Construction is on track for a new reservoir north of Sunnyside that’s expected to be operating next summer.
The $31 million project will allow the Roza Irrigation District to use water more efficiently by storing several days worth in the middle of its service area. It is meant to adjust canal levels to match the needs of farmers, rather than letting unused water run down the canal and back to the river.
Known as a re-regulation reservoir, it will hold 1,600 acre-feet of water. Filling and emptying it repeatedly to adapt to supply and demand throughout the irrigation season is expected to save the district 8,284 acre-feet every year, said district manager Scott Revell.
“It helps us to avoid spill when farmers order water and don’t take it,” Revell said. “We'll lose less water down the wasteway.”
An acre-foot is enough water to cover one acre with a foot of water.
When complete, it will be one of the largest re-regulation reservoirs in the West, Revell said. The district already has two others that are much smaller, he added.
The Roza Irrigation District serves 72,000 acres of mostly high-value crops, such as orchards and vineyards. Those crops are along the northeast side of the Yakima Valley and hold junior water rights, which are subject to restriction during droughts.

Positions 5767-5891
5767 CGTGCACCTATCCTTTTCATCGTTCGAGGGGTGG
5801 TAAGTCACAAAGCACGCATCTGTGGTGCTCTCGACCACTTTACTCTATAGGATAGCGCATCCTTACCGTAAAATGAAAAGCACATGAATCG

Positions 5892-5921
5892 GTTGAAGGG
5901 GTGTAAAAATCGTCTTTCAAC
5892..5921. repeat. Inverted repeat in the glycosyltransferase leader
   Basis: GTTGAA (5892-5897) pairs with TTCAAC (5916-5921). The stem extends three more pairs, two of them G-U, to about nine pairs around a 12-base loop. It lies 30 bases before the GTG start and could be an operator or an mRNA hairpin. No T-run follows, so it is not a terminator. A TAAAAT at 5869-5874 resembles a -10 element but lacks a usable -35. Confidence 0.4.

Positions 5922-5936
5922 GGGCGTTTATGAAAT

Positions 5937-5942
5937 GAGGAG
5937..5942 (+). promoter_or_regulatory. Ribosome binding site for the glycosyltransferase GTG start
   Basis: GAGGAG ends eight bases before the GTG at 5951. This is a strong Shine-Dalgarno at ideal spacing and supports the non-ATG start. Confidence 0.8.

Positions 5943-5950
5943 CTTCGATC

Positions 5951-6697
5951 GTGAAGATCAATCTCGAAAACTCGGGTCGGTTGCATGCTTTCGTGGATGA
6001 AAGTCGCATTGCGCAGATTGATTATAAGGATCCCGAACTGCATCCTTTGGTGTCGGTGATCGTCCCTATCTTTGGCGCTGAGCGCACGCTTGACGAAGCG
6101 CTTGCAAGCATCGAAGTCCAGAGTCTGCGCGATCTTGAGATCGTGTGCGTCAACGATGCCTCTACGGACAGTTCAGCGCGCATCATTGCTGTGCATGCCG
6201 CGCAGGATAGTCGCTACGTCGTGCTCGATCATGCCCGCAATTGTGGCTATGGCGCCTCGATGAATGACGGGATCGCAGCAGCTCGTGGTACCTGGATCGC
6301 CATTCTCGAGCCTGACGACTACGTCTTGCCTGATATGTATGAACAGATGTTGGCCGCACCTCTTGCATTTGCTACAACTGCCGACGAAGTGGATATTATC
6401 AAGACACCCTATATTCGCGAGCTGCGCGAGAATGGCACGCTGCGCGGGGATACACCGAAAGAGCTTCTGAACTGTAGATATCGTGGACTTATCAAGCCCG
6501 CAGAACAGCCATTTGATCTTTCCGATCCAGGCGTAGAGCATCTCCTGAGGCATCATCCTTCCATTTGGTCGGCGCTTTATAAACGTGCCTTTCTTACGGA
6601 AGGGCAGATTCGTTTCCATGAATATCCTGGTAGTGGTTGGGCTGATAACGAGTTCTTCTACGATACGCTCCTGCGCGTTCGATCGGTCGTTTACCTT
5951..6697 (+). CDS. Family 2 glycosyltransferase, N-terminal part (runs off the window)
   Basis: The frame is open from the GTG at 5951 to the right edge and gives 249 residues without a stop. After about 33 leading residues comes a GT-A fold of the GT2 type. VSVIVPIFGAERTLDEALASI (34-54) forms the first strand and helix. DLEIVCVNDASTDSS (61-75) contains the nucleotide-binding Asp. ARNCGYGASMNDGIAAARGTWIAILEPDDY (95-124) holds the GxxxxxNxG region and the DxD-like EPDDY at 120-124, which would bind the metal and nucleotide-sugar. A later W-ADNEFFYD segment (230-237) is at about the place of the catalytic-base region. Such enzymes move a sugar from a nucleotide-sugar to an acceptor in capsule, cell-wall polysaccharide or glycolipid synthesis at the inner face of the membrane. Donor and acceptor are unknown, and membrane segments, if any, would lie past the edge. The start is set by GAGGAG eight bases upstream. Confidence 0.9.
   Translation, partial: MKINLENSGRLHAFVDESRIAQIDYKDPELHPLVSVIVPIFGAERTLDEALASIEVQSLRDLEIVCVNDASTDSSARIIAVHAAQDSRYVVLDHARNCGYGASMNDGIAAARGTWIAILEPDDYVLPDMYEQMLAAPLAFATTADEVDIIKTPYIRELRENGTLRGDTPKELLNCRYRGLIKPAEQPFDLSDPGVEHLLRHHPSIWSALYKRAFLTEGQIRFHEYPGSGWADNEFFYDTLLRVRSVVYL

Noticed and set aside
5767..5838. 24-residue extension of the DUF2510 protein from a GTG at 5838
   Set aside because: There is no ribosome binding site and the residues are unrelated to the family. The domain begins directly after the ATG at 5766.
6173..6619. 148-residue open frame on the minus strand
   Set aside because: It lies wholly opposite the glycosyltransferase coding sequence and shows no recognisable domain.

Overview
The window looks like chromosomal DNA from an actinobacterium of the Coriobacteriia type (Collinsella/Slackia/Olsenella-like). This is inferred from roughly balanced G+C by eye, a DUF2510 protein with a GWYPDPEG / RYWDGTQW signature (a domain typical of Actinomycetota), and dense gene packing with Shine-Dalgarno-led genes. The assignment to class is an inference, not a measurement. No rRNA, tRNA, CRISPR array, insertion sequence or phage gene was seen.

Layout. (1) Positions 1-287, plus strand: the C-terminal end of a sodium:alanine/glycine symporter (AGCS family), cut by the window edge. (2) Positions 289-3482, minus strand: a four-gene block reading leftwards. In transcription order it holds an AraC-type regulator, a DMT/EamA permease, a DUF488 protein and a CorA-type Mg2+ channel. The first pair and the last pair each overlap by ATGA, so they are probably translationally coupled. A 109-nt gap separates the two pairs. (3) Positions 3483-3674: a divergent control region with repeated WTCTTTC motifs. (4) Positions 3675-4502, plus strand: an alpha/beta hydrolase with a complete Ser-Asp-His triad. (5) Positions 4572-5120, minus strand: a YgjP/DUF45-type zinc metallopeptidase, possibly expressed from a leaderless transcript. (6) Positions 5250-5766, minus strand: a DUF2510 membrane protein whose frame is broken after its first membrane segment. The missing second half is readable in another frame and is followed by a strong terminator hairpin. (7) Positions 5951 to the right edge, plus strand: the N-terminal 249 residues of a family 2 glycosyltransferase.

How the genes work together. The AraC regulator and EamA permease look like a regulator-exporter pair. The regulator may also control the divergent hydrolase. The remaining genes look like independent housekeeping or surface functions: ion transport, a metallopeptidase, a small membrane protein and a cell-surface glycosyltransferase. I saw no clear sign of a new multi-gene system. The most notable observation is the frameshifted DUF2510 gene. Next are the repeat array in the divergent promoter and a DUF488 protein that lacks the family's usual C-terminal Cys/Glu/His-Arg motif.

In 2015, district growers received just 47 percent of their normal water supply and saw delivery shut down for several weeks in order to stretch supplies. The reservoir will help to make such shutdowns a few days shorter, Revell said.
This month, dozens of construction workers are pouring concrete for the spillway, which is necessary to prevent the reservoir from overflowing if there’s a storm when it is already full. Workers are also packing down layers of rock and sand to stabilize the earthen pit.
Next, the reservoir pit will be lined with a sheets of waterproof material similar to asphalt roofing and pumps to move water from the canal into the reservoir will be installed, Revell said.
Funding for the $31 million project is coming from the federal Bureau of Reclamation, which provided $20 million, plus the state Department of Ecology and the Roza Irrigation District, which each spent $5.4 million.
Under the contract, two-thirds of the water saved thanks to the reservoir’s efficiency-boost will stay in the river to benefit fish and the other third can be used by Roza growers.